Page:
These screening criteria and technical benchmarks for each of the “climate change mitigation” activities (see (1) above) have been elaborated by a technical expert group (TEG) consisting of different financial stakeholders. The TEG draft report issued in June 2019 (see below) also covered economic activities for the climate change adaptation objective (see (2) above), but not those related to the other objectives ((3) to (6) above).

The law will stipulate that the final definition and screening criteria of each of the categories and activities will need to be legally adopted through “delegated acts” or other implementation regulations by the EC and applied months later (the dates have not yet been decided). The first delegated acts will cover (1) climate change mitigation activities and (2) climate adaptation activities, based on the TEG report. Given potential technical changes and urgencies, the criteria will need to be adapted in the future under the guidance of a Platform on Sustainable Finance. That Platform will also be tasked with identifying and elaborating the screening criteria of the other four ((3)-(6)) environmentally sustainable activities, as well as potentially social or other sustainability activities. The composition of the Platform is to be defined in Art. 15. The EU Ministers of Finance want a Member States Expert Group on Sustainable Finance to monitor the Platform and provide advice for the EC’s delegated acts.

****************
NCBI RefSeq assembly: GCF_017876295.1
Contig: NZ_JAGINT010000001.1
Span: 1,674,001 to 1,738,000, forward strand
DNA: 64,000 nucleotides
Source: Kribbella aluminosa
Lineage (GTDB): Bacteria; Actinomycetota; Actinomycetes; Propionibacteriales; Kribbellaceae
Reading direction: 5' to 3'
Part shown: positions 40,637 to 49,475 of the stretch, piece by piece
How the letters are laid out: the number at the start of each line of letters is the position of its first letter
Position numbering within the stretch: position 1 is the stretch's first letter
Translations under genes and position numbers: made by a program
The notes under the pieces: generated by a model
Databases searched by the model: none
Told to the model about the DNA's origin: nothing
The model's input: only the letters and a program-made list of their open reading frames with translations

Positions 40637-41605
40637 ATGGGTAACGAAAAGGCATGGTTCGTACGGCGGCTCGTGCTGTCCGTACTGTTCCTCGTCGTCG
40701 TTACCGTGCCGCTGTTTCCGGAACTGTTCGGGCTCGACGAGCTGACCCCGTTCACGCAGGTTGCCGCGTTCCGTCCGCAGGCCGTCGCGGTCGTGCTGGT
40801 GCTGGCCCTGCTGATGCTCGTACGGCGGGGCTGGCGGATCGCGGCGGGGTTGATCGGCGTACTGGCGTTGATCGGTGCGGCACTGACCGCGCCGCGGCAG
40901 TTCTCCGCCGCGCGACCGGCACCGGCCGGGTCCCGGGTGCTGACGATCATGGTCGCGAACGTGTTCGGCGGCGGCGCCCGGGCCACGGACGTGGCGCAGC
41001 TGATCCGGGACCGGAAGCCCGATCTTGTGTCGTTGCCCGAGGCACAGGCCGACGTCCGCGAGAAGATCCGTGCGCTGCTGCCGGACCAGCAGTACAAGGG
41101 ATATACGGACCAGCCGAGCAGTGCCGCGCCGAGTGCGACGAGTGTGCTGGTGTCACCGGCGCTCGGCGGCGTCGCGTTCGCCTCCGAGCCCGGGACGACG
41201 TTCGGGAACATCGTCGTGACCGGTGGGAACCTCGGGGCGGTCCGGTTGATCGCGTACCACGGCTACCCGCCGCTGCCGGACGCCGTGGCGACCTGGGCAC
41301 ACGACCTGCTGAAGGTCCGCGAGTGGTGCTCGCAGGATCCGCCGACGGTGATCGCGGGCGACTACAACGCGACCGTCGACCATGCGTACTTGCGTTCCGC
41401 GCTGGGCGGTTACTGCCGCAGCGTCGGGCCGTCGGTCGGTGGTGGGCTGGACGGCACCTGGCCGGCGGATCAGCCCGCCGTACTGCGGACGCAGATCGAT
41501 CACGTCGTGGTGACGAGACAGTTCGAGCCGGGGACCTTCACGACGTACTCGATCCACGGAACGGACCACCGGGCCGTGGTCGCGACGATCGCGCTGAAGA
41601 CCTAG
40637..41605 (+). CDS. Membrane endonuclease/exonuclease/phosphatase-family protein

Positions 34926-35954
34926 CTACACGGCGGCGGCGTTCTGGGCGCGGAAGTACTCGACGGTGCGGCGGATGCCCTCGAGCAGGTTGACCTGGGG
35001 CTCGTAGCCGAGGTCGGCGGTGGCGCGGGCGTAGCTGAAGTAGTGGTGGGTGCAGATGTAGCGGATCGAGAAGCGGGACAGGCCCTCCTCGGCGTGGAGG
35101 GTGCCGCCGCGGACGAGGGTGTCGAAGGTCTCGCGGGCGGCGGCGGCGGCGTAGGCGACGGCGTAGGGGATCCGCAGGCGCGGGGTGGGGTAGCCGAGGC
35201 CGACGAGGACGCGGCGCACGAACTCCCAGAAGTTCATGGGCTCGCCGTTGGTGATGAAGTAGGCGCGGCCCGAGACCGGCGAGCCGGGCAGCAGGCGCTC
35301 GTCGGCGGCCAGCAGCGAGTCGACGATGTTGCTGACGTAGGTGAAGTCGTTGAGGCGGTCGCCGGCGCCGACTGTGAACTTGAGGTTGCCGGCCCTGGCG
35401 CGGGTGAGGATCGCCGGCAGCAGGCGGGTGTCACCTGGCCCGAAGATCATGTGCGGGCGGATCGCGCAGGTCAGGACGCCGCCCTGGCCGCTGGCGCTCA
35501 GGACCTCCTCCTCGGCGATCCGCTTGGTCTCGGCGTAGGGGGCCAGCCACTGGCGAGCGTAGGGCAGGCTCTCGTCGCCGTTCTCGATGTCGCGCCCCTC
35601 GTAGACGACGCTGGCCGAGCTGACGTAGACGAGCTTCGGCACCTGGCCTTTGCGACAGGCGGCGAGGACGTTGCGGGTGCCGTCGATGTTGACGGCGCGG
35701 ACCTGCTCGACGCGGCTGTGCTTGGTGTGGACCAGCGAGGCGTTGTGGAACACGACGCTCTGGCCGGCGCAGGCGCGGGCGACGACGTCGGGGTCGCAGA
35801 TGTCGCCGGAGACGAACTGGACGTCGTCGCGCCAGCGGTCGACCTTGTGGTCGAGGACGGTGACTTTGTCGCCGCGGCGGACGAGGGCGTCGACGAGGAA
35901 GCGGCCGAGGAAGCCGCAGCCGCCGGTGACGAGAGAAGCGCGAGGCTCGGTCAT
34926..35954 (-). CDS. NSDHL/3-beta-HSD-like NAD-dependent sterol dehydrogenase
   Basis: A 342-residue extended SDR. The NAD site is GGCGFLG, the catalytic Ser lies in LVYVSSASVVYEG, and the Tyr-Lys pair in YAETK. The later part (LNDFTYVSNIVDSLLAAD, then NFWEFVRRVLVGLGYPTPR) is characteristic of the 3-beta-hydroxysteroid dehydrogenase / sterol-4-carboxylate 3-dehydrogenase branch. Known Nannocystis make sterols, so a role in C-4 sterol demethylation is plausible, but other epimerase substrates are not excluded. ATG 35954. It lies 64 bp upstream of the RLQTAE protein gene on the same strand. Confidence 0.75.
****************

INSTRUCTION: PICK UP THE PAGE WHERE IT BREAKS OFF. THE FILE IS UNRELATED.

The application of the taxonomy is voluntary, i.e. no investor has to use the taxonomy. The use of the taxonomy will be compulsory for different future EU standardised investment instruments, such as the EU Green Bond Standard, an EU ecolabel for sustainable investment products, etc. The taxonomy will not (yet) apply to loans and (investment) bank activities related to investment.

Reporting would only be compulsory when an investment claims to be sustainable with an environmental objective according to the taxonomy. Discussions are still being carried out on how investors will be required to report in which way the taxonomy is applied. There are different proposals, e.g. how much of the entire investment covers an activity defined by the taxonomy, whether the reporting is compulsory according the EU Regulation on Disclosure of Sustainability Investments (DSR, 2019).

The supervision and enforcement are to be carried out by the relevant national and EU supervisory bodies. It is not yet clear whether the Taxonomy should be established before end 2021 and be fully enforceable before end 2022.

Whether or not the scope of the regulation will be extended to a taxonomy covering activities with social or other sustainability objectives will only be decided after the EC has completed an evaluation by the end of 2021 or the end of 2022.

2. The decision-making process